Malta: 10 Days, 6,000 Years of History

Mysterious, Prehistoric Temples of the Dead. Plus: A Maltese McDonald's.
Dispatches from the front lines of travel.
July 13 2011 6:50 PM

Malta: 10 Days, 6,000 Years of History

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A pedestrian casually walking down Triq ic-Cimiterju in the town of Paola might easily walk right past one of Malta's greatest treasures unawares. The entrance to the Ħ al Saflieni Hypogeum is housed in an unassuming structure on a quiet residential street. The site was discovered in 1899 by construction workers digging a foundation for a new home. They kept their find a secret for three years, fearing it might threaten their work. They were right. They had stumbled upon a well-preserved, architecturally sophisticated underground temple containing the remains of 7,000 human beings, members of the mysterious society that flourished on Malta 5,000 years ago.

The prehistoric Maltese population probably came to the island from Sicily circa 5000 B.C. Around 4000 B.C., they started building temples and continued doing so for 1,500 years, when the society disappeared, for reasons that remain obscure. Their structures, however, were built to last: In addition to the subterranean Hypogeum, a series of above-ground megalithic temples dot the Maltese countryside, their names as wonderfully strange as the places themselves: Ggantija, Hagar Qim, Hal Tarxien. These temples, made of massive stone slabs, are among the oldest freestanding structures on Earth. The oldest predate the Egyptian pyramids and even Stonehenge.

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The Hypogeum appears to have been a sanctuary as well as an ossuary, a place of worship and a repository for the dead. Because of its fragile state, access is limited to just a few small tour groups each day, making the Hypogeum Malta's toughest ticket. We scored a last-minute pair and descended into the underground temple with 10 other tourists on a rainy Tuesday morning. The chambers were dank and faintly lit, but even in the low light we could make out the spiral paintings on the walls, made in red ocher. Compared with the cave paintings in Chauvet , France, the artwork here is neither particularly impressive nor particularly old. But the space itself is astounding. The Hypogeum is a labyrinth of interconnected chambers covering 5,000 square feet and delving 35 feet into the earth, its three levels carved out of the rock using the most rudimentary of tools: stone hammers and antler picks. In a clever bit of legerdemain, the Hypogeum's prehistoric planners used sculpture to create architectural effects, hewing linteled doorways out of the stone, which give the underground chambers the look and feel of the above-ground megalithic temples with which they must have been associated in some now-lost ceremonial symbiosis.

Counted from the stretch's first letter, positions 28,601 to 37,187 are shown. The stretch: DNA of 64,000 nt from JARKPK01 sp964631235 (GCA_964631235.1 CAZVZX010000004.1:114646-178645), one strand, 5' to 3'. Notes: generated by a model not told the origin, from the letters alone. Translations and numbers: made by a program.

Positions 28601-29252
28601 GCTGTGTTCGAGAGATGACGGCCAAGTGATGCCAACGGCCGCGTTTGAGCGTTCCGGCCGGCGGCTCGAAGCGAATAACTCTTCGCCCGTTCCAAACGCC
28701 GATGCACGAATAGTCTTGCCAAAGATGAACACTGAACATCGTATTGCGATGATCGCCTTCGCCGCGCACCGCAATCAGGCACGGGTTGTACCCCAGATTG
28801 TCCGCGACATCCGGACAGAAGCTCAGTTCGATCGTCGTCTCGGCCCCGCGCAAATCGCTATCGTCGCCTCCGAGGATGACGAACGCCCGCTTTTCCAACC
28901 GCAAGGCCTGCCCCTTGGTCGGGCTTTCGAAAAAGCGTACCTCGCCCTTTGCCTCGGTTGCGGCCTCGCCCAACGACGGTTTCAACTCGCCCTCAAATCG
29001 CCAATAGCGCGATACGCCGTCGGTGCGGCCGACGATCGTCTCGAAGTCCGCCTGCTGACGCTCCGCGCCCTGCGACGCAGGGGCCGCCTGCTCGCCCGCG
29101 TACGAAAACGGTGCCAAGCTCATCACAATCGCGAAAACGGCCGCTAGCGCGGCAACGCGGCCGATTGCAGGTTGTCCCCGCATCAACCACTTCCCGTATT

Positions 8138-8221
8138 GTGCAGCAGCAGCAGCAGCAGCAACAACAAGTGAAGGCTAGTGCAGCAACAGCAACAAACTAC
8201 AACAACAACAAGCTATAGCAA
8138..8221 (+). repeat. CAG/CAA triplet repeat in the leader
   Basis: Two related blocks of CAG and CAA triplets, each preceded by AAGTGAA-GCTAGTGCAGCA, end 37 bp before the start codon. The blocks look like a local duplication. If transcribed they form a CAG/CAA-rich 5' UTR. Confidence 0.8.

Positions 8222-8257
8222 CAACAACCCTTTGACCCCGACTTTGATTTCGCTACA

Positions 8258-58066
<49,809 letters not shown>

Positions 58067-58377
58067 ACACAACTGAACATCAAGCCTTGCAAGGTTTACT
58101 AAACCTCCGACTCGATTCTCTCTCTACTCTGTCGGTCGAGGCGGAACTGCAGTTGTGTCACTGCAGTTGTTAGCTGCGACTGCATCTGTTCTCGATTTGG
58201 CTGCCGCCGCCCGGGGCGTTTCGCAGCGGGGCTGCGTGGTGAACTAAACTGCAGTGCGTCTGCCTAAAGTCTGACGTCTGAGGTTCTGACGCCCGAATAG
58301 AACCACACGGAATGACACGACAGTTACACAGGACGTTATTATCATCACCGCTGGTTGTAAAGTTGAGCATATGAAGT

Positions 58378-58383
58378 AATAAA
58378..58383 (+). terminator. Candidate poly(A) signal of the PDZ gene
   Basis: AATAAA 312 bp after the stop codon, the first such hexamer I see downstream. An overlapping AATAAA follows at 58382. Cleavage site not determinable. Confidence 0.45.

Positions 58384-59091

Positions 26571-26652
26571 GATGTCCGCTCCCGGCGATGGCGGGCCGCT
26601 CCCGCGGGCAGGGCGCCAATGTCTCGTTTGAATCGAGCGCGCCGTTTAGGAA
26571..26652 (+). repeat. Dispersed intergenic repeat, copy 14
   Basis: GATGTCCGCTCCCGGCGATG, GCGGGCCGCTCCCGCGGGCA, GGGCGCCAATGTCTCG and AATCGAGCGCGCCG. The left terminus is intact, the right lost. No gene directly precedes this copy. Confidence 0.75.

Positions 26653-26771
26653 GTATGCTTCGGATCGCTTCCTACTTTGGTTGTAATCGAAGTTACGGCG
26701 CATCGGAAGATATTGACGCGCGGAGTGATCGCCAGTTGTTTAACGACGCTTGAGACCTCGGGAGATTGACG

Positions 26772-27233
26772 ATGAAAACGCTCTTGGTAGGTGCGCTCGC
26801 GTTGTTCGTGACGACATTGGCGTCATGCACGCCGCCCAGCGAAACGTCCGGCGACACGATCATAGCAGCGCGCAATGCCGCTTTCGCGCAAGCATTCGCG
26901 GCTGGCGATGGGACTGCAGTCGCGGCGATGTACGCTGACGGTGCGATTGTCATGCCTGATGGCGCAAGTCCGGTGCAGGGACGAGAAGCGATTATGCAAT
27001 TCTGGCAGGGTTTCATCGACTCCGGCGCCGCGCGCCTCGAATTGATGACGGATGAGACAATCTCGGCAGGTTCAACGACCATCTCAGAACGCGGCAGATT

The remains buried here have long since decomposed or been removed for study, but it is still eerie to walk through what is essentially a mass grave. Death, again, had joined us for a tour, and though he politely trailed behind the group, listening attentively to the thorough audio guide, his presence could be felt in the damp chill of the catacomb. There is no continuity between the prehistoric society that produced the Hypogeum and the itinerant knights who came to Malta 4,500 years later, but exploring this ancient crypt, a link between the two societies occurred to us: Both arrived on this hard outpost in the Mediterranean and set about building magnificent repositories for their dead, in whose company both groups seem to have preferred to worship.

Illustration by Happy Menocal.

Death had clearly weighed heavily on the minds of the men who built Malta's great churches. At the Co-Cathedral of St. John, fallen knights are interred below the tombstones that make up the church's floor, and Caravaggio's massive, graphic depiction of St. John's murder dominates the church's oratory. Around the corner from the co-cathedral is the shabbier, less-trafficked, yet still imposing Church of St. Paul's Shipwreck, which displays relics of Malta's patron saint. Beside the altar resides a sculpture in the shape of a human hand and forearm. A small glass window cut into the arm reveals a human bone, said to be the wrist of St. Paul. Nearby stands a pillar, alleged to be the one on which Paul was beheaded. A sculpture of the evangelist's head lies atop it, staring absently in the direction of the congregation.